French philosopher, Albert Camus once said “A man without ethics is a wild beast loosed upon this world” (brainyquote). In other words, when men act without ethics, they live in a world where anything goes. They don’t draw any kind of lines. Ethics are moral codes which govern behavior. Recently, New Orleans former mayor faced the battle of his life. He was charged with unethical conduct and subsequently convicted and sentenced to ten years in jail. But what did he do to merit such harsh and merciless punishment? Ray Nagin had to answer to federal prosecutors for 21 corruption charges including bribery and money laundering. His trial and conviction proved that even those at the upper echelon of society and government would not be exempted when committing criminal acts. While few could have guessed that Nagin would get sentenced to ten years in jail, his trial is a warning that business ethics issues are serious and violating conscience has real consequences (Robertson, 2014).
During his trial, Nagin noted that when he took the job as mayor, he took a significant pay cut. Perhaps this would explain why Nagin accepted gifts, favors and money from city contractors who wanted to bid for business. Nagin described himself as a successful businessman who took a 300 percent pay cut to become mayor of New Orleans. And yet, during his trial he was accused of receiving up to $500 million dollars in gifts and kickbacks from contractors in what may be one of the biggest corruption schemes in government. Nagin’s charges ranged from bribery to money laundering, all involving financial transactions. The prosecution was able to produce a lengthy exhibit of records and evidence about each of these transactions, all of which the former mayor would deny in court (Robertson, 2014).
However, the paper trail linking the embattled mayor to his misdeeds was too thick for simple denials to get him out of trouble. Matthew Coman, the prosecutor on the case, asked Nagin about his awarding a local project to a certain firm who the state believed to have awarded him in kickbacks. The state also asked the mayor about an arrangement with a city vendor that had given free granite to a granite countertop company he ran with his two sons. Nagin responded that he only had a 20 percent stake in the company but federal prosecutors found evidence that he actually had a 60 percent stake in Stone Age. The company regularly received free granite and tens of thousands of dollars in bribes from those bidding for city contracts. The prosecutor used “an email message, calendar entry, receipt, credit card statement, tax return, flight manifest, invoice” to tie the mayor to transactions (Robertson, 2014).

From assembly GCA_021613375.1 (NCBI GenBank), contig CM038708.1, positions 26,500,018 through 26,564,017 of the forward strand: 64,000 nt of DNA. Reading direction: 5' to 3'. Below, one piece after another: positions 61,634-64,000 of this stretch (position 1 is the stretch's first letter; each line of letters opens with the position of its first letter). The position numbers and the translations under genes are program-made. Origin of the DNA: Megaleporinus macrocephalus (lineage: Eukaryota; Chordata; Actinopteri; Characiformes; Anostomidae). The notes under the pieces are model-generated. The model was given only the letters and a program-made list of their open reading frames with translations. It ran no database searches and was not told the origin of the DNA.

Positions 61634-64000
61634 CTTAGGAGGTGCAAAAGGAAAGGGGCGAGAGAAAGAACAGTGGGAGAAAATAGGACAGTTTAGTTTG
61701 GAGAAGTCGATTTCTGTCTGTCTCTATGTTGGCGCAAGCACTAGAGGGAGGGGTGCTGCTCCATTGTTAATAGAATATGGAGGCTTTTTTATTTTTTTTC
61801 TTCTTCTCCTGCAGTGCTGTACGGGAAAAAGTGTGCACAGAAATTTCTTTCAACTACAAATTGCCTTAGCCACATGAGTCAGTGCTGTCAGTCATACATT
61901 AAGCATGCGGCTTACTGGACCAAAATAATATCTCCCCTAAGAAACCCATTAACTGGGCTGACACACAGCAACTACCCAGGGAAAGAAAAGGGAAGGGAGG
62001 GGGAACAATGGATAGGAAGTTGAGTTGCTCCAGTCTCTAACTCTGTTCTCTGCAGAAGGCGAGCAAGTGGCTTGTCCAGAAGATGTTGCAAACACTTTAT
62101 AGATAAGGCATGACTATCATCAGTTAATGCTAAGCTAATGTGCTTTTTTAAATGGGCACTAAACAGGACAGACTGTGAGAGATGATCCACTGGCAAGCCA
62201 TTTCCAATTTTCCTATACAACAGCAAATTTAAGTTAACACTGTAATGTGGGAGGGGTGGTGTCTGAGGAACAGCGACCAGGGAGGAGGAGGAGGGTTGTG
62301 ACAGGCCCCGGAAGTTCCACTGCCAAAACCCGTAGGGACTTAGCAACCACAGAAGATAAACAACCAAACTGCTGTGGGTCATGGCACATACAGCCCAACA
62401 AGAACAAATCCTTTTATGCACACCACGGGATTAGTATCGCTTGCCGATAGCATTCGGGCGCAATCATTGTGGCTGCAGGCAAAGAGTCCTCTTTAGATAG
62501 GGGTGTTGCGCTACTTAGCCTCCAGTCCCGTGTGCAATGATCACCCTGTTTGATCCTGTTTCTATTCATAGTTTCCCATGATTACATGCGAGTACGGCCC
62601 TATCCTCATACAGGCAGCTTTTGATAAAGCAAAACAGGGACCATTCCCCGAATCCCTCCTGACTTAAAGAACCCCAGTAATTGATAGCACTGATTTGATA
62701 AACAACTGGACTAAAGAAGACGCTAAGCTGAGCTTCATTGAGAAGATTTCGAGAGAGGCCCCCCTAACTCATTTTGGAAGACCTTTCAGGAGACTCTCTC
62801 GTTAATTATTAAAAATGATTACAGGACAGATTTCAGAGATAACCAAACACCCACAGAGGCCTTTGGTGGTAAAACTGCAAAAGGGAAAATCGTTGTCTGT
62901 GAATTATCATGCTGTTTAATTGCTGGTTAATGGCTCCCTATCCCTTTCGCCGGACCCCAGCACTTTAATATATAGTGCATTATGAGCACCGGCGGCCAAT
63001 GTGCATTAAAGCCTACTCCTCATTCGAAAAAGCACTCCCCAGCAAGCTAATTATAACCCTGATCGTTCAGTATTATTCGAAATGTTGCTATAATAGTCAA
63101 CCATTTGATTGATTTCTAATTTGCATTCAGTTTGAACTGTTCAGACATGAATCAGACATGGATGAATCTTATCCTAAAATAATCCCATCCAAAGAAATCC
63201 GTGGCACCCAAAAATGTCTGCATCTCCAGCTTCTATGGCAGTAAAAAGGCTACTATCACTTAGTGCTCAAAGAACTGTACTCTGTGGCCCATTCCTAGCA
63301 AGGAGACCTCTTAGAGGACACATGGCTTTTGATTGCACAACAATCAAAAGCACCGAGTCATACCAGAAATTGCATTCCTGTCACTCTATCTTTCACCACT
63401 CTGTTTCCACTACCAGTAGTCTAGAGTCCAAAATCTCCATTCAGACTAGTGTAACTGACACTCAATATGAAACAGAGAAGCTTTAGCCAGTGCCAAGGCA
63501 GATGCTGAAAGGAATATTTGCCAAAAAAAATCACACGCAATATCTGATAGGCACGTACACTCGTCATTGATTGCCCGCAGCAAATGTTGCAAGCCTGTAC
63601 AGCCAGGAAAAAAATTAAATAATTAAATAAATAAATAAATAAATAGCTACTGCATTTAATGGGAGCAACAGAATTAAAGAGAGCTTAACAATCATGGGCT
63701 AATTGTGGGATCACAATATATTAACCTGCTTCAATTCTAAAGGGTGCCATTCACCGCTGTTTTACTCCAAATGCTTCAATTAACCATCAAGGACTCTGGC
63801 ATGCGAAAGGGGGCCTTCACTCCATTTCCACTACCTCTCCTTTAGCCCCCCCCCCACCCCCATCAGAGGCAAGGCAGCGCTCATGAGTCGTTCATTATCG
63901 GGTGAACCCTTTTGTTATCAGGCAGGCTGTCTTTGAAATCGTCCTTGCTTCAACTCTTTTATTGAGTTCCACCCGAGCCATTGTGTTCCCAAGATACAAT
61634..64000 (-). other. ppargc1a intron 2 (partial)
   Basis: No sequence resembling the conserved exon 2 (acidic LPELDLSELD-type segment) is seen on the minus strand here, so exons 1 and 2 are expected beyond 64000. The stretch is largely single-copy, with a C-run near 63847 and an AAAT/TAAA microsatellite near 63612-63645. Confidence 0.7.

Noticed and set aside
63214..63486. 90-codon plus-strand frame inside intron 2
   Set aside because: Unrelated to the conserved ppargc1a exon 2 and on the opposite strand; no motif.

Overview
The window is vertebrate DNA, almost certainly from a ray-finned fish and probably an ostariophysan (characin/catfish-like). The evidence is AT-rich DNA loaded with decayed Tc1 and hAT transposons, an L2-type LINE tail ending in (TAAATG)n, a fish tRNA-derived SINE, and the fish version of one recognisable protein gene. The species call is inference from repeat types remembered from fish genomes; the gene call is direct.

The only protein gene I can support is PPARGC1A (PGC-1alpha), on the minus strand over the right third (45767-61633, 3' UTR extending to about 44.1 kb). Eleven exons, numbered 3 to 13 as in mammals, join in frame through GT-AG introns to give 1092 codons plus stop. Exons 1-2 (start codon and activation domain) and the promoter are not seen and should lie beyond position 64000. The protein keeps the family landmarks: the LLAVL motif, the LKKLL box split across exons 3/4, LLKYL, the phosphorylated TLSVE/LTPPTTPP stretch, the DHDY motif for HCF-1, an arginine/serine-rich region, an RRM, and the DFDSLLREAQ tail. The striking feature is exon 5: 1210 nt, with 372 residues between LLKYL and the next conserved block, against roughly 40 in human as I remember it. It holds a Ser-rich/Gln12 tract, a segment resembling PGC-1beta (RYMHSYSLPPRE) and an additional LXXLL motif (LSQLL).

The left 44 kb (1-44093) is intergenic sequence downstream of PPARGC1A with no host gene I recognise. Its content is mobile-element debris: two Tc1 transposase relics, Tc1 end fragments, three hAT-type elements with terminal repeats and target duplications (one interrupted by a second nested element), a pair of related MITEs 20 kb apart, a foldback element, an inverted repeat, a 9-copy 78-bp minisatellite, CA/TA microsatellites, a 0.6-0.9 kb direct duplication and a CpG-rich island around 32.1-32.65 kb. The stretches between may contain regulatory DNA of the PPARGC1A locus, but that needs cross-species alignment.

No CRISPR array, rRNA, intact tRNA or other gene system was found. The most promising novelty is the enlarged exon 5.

Unfortunately, while this case involves several parties other than Ray Nagin, he is the only one being charged with a crime. Nagin’s sons were also party to the business so they had to have known about all the schemes that were going on to enrich the business. They certainly benefited financially from the bribes and kickbacks. Nagin’s roster of business associates and fellow contractors who paid for the trips and gifts are also parties to the crime. They had much more benefit from these crimes than they mayor, still they aren’t being asked to account for their role in the corruption schemes. All of these parties are affected by the sentencing because they are certainly going to be concerned about whether they are next to be indicted and face jail time. Certainly, all parties involved thought that they would get away with these crimes only to discover that no one is immune from following the law (Robertson, 2014).
Nagin had a very important alternative which he refused to exercise. Rather than lying and denying all of his crimes, he could have come clean and told the truth. The judge and jury would have seen a man with a contrite heart he was repentant of his wrongdoing. That’s not to say that he would not still have gotten the jail time. But, it is important for the community to see someone who served as mayor for two terms do the right thing. In refusing to come clean about his crime, he left a residue that people will always wonder about their leaders. Are they just career politicians? Are they capable of being honest and telling the truth? With the corruption trial ending the way that it did and some of the historical examples of corruption, it will be harder for people to trust those in power.
If I were Nagin, I would not have had the gall to commit the crimes that he did. But, if I did commit those crimes, I would be repentant and apologize to those who voted for me and trusted me. I would take full responsibility and not try to pass the blame to my sons or leave the blame with the contractors. As a leader of the city and mayor, he had a position of power and he abused that power and misused opportunities in order to make himself wealthy. Prosecutors were disappointed that he denied all wrongdoing even when presented with evidence. Certainly, he did not guess that he would face ten years in jail. Nagin is not the only corrupt government official who uses his position to enrich himself. Unfortunately, prosecutors had to make an example out of Nagin and he had to face a lengthy jail sentence.